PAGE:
Recent developments influencing the application of social responsibility concepts to international business derive from many different sources that comprise the stakeholders of TNCs, as well as from the corporations themselves. The major new development, at least in developed countries, is a proliferation of groups representing general public or specific issue interests that utilize a wide array of public pressure tactics, intermingled with instances of more direct dialogue, to promote an activist view of TNC duties towards an expanding agenda of social responsibility objectives. An expanding number of private enterprises are creating and/or revising individual statements of business principles or codes, although this group would still constitute only a small percentage of the total TNC community. Collective business organizations have adopted a mixed approach. Some sectoral groups actively responded to social responsibility pressures with industry-specific initiatives, while most organizations take a more cautionary approach, with the notable exception of a new statement on environmental principles.
Governments continue to use international organizations to promote guidelines or codes of conduct on issues or in sectors in which international consensus is insufficient to support more precise legal standards. Only occasionally do national governments individually endeavour to develop TNC social responsibility initiatives.
1. Increased Activities by Civil Society Groups
A major development, particularly evident over the past decade, is the expanding number, range, coordination and activism among parts of civil society on issues relating to TNC social responsibility. Although some groups organize around very specific products, such as tobacco or nuclear energy, most activism focuses on a relatively small set of major issue themes that are then exemplified and addressed in terms of specific products, companies or events.
As mentioned before, the issues most prevalent over the past decade involve labour rights and working conditions, the environment and human rights, reflecting primarily a developed country perspective on TNC social responsibility (box 2). Some groups choose to focus principally on one of these areas, such as Greenpeace on the environment or Amnesty International on human rights. Others, such as religious organizations or other socially-directed institutional investors, may be active across a spectrum of social issues. Although most groups originate in the developed countries and draw their most involved membership from that base, an increasing number of organizations is emerging in developing countries as well. Where interests and perspectives are shared, groups may forge ties internationally through affiliated networks, conferences, newsletters and an exponential growth in relatively inexpensive Internet linkages.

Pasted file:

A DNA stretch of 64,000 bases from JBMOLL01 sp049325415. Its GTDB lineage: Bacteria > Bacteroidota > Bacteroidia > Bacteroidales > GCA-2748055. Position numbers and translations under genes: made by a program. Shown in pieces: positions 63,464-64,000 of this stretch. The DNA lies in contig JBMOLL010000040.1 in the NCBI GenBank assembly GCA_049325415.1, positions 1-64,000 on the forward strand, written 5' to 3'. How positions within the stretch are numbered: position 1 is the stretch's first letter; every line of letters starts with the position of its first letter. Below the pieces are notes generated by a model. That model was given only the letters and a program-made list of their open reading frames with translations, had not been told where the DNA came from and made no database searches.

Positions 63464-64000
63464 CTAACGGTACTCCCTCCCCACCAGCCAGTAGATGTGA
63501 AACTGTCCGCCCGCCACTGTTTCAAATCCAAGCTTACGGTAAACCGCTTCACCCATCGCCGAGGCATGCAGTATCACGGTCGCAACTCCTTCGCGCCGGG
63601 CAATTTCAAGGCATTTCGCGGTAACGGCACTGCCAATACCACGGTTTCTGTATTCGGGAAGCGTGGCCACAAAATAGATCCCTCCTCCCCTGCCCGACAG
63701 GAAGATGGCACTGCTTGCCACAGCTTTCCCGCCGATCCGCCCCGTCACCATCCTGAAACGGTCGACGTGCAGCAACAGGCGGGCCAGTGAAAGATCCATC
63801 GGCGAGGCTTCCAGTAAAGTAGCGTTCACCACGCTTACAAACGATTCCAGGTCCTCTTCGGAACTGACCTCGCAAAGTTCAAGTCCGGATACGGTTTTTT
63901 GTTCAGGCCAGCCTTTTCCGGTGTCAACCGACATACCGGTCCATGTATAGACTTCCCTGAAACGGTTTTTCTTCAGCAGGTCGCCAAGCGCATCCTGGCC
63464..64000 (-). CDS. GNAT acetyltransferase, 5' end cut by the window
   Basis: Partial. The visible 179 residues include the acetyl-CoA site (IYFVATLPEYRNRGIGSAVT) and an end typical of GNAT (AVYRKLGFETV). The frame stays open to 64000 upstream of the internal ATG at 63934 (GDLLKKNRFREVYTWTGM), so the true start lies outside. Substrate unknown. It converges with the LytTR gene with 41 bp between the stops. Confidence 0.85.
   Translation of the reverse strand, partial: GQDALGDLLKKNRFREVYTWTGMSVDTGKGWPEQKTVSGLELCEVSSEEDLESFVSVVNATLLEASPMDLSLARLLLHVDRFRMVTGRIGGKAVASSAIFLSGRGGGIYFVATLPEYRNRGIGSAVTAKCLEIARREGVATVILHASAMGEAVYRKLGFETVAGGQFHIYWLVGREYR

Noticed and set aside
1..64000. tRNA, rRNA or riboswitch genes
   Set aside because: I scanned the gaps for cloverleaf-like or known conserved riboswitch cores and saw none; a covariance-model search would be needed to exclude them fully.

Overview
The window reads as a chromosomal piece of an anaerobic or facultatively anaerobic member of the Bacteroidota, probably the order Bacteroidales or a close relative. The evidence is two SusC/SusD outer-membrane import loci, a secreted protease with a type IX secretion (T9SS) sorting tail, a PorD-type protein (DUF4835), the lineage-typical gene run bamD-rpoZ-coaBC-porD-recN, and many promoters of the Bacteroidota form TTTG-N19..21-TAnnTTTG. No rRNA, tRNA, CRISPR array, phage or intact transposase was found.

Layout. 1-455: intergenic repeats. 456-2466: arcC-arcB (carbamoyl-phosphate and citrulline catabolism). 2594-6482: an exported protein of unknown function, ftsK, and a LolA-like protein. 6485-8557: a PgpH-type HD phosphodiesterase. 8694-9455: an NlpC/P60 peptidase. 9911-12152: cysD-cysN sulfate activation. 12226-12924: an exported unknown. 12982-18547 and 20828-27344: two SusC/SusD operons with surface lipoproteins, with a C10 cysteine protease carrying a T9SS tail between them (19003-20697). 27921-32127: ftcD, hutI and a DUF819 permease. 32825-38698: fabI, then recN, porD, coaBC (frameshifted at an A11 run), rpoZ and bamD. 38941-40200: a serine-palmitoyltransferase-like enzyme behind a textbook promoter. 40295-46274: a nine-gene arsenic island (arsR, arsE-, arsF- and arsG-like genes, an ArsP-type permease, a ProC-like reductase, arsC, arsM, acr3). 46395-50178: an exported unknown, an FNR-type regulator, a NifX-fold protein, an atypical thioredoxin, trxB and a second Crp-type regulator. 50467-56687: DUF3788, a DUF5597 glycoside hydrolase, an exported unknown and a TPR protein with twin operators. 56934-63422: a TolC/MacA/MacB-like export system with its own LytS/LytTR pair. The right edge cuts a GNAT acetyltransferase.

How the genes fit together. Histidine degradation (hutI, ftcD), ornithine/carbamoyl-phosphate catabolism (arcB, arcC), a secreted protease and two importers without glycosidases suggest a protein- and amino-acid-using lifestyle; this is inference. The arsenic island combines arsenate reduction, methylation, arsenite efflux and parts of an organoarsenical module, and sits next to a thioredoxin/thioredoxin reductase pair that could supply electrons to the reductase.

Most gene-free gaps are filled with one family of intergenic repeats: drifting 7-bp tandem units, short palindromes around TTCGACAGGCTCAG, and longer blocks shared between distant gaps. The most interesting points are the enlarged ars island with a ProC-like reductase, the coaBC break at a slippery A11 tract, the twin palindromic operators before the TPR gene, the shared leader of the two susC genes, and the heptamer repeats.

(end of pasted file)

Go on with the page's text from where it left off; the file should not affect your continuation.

In fact, the emergence of the Internet is virtually unparalleled in its impact, both on increasing international communication among elements of civil society and on facilitating these groups’ outreach to media channels that can focus instant attention on TNC activities worldwide.
This section offers only an illustrative description of the growth, activism and impact of these groups relative to TNC social responsibility developments, but informative examples can suggest the diverse and evolving nature of their activities. For instance, a particularly comprehensive set of social responsibility standards has been developed by several religious organizations and issued by the
Ecumenical Committee for Corporate Responsibility as international benchmarks that could be used in TNC codes and against which TNC performance might be measured. This set of standards draws from a number of ILO conventions and other documents to address issues related to a broad range of TNC stakeholders, including employees, customers, suppliers, contractors, shareholders, community relations and the environment (Wild, 1998).
2. Another recent initiative aimed directly at monitoring TNC performance on social responsibility issues is the Council on Economic
Priorities Accreditation Agency (CEPAA), established in 1997 by the Council on Economic Priorities (CEP). An advisory board that included participants from unions, universities, human rights groups, corporations and accounting firms helped draft a Social Accountability standard (SA 8000), conceptually mirroring the ISO 9000 quality standard that has been widely accepted within the international business community. Drawing from provisions of selected ILO conventions and human rights principles, the drafters of SA 8000 constructed a set of specific standards addressing many labour and work condition issues, including child labour, health and safety, freedom of association, collective bargaining, discrimination, work hours and wages. Signatory companies can be measured, audited and accredited under SA 8000, which might provide labelling or reputational advantages if the standards are met. Several international accounting firms are closely associated with this undertaking while some other companies have indicated their intention to use this programme.